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Black screen after windows system restore


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#1 Netlot

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Posted 10 January 2018 - 10:11 AM

My PC:Asus x555D
Well i got a problem in windows 10, so I decided to do the system restore, it took the pc like 4 days to complete and when it's complete it just give a black screen, so I decided to turn it off and the Asus logo appears saying:"preparing auto repair" but once again it just give me black screen, at this point I don't know what to do, please help

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#2 britechguy

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Posted 10 January 2018 - 10:19 AM

By "System Restore" are you talking about using the Asus system recovery feature to take your computer back to its "out of the box" state or a Windows System Restore?

 

I am presuming the former just because of your 4-days observation (which indicates some huge problem in and of itself - a system recovery from the recovery partition should not ever come close to taking that long).

 

Also, do you have backups of your user data?  If you attempted a system recovery from the recovery partition using the Asus system recovery feature that will wipe everything that was ever on the machine.

 

What I would do next really depends on whether you are interested in trying to preserve any user data you may not have already backed up or just want to get the computer up and running again.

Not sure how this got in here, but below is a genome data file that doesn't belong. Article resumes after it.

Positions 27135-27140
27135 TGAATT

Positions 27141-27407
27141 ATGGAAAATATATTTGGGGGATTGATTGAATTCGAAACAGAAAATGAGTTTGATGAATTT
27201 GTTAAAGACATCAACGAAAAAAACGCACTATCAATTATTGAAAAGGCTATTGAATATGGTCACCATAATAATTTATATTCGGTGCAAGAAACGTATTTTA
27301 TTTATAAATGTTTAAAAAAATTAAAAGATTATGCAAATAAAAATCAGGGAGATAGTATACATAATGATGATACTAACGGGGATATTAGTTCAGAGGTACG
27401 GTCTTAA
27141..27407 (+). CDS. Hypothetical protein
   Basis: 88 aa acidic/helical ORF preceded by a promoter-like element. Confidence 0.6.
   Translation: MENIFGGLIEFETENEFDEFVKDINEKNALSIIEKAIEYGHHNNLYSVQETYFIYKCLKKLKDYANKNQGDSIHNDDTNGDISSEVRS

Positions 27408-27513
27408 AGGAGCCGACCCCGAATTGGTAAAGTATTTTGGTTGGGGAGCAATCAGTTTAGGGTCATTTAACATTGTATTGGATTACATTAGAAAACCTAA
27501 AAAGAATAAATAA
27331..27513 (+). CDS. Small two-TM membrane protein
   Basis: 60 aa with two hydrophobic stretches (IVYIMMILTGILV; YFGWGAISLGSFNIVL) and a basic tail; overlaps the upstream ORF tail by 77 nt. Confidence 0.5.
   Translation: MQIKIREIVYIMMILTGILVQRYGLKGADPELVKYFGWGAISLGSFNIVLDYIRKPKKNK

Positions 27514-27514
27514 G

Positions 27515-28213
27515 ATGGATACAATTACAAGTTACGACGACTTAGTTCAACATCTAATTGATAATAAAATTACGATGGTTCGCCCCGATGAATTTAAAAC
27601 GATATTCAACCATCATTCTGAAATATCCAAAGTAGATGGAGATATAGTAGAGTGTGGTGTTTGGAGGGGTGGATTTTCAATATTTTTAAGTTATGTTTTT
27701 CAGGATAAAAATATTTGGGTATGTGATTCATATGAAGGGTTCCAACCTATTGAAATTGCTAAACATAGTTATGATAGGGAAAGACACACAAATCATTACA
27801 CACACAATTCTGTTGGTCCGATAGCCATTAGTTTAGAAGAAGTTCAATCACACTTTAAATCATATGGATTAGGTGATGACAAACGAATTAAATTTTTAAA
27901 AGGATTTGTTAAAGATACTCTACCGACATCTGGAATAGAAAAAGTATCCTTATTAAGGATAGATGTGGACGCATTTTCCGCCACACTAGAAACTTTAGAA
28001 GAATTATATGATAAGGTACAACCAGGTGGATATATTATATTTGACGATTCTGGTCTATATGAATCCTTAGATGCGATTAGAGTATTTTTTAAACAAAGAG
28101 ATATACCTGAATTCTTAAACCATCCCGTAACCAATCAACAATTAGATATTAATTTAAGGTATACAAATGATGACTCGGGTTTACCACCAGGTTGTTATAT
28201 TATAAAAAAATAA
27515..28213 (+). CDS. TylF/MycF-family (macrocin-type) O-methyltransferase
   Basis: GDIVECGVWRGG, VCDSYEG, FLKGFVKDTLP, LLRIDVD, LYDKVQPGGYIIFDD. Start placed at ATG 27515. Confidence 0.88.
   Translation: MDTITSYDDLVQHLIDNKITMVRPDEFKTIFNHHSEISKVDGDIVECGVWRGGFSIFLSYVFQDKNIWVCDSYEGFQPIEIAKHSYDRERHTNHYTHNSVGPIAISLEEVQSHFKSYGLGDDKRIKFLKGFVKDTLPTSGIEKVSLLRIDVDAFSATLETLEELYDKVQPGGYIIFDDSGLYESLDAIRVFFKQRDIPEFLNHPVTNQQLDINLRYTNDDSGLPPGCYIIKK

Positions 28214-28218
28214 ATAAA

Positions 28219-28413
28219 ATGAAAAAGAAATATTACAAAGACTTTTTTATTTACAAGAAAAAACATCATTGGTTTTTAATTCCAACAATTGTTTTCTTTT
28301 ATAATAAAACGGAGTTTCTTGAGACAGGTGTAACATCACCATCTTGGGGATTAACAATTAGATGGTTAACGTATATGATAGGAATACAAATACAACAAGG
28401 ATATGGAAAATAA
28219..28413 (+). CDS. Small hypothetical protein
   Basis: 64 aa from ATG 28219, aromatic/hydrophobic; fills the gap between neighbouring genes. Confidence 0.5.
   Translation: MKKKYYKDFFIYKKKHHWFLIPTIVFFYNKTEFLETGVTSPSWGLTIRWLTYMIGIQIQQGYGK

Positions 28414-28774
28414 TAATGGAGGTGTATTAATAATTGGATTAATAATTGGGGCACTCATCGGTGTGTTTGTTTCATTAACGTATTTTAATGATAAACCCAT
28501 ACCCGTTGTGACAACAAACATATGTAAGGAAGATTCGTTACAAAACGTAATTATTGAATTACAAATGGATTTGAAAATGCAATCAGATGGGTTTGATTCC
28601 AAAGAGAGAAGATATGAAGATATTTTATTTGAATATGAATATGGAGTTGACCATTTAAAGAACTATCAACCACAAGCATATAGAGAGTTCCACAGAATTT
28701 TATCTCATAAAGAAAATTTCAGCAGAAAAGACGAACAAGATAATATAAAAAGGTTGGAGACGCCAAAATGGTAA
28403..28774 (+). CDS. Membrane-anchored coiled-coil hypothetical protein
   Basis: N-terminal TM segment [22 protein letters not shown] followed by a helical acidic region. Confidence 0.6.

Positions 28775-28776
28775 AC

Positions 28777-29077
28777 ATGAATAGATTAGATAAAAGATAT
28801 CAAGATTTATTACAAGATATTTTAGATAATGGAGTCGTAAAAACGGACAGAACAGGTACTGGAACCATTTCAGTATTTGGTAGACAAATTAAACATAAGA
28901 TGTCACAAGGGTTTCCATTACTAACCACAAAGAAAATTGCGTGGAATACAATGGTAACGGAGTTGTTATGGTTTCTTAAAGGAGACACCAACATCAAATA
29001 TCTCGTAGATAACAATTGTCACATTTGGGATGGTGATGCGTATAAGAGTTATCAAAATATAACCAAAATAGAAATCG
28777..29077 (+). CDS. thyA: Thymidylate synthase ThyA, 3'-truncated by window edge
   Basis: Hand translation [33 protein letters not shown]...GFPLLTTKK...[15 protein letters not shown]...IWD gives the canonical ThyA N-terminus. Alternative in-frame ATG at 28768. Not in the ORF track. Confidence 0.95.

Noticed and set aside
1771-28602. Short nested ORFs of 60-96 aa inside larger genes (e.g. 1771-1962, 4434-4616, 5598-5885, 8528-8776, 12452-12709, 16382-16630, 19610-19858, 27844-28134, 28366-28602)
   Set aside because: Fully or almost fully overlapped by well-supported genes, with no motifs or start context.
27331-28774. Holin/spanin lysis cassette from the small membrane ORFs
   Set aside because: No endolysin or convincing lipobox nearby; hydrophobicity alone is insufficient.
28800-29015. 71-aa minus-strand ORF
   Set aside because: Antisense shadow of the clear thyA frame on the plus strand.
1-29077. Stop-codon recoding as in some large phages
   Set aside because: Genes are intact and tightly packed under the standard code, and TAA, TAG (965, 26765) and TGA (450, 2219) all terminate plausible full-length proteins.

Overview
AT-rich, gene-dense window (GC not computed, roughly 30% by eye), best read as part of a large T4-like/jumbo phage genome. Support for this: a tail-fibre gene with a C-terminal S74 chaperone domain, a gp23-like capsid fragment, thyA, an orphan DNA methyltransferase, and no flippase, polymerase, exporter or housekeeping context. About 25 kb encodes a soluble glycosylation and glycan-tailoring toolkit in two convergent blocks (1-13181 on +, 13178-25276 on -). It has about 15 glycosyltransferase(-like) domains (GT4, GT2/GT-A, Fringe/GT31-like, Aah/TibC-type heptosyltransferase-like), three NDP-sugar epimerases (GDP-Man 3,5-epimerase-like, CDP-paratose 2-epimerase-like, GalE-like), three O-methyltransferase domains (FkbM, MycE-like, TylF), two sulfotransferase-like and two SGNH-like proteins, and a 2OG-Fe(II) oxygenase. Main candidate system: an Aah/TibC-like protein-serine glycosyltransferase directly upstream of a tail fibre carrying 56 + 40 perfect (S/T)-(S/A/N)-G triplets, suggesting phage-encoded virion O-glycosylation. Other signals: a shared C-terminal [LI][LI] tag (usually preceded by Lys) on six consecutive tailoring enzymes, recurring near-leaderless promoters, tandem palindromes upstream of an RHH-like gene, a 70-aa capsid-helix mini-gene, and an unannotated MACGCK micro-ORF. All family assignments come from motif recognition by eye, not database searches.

Brian  AKA  Bri the Tech Guy (website in my user profile) - Windows 10 Home, 64-Bit, Version 1809, Build 17763 

     Presenting the willfully ignorant with facts is the very definition of casting pearls before swine.

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#3 Netlot

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Posted 10 January 2018 - 10:33 AM

It was with the windows one, and I don't care about the data,

Edited by Netlot, 10 January 2018 - 10:33 AM.


#4 britechguy

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Posted 10 January 2018 - 10:39 AM

If you were using any backup software and have a system image from prior to this mess I'd suggest booting from the recovery media for your backup suite and restoring your system image.

 

If you don't have such, and don't care about your prior user data and/or installed programs and apps, then see:  Doing a Completely Clean Install of Windows 10


Brian  AKA  Bri the Tech Guy (website in my user profile) - Windows 10 Home, 64-Bit, Version 1809, Build 17763 

     Presenting the willfully ignorant with facts is the very definition of casting pearls before swine.

             ~ Brian Vogel

 

 

 

              

 


#5 Allan

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Posted 10 January 2018 - 11:01 AM

Before doing anything else I suggest you run a full diagnostic on your hard drive. The fact that the restore took four days (and you had an issue that caused you to do the restore in the first place) may indicate a problem with the drive. And please tell us what your original problem was.


Edited by Allan, 10 January 2018 - 11:01 AM.


#6 dc3

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Posted 10 January 2018 - 11:17 AM

Please run SeaTools for DOS.

 

This scan is run from a bootable disc.  You will need to change the boot order in the BIOS so that the DVD-ROM is the first device in the boot order, and make the ssd/hdd the second device.  Remember to press the F10 key to save the changes you made in the BIOS.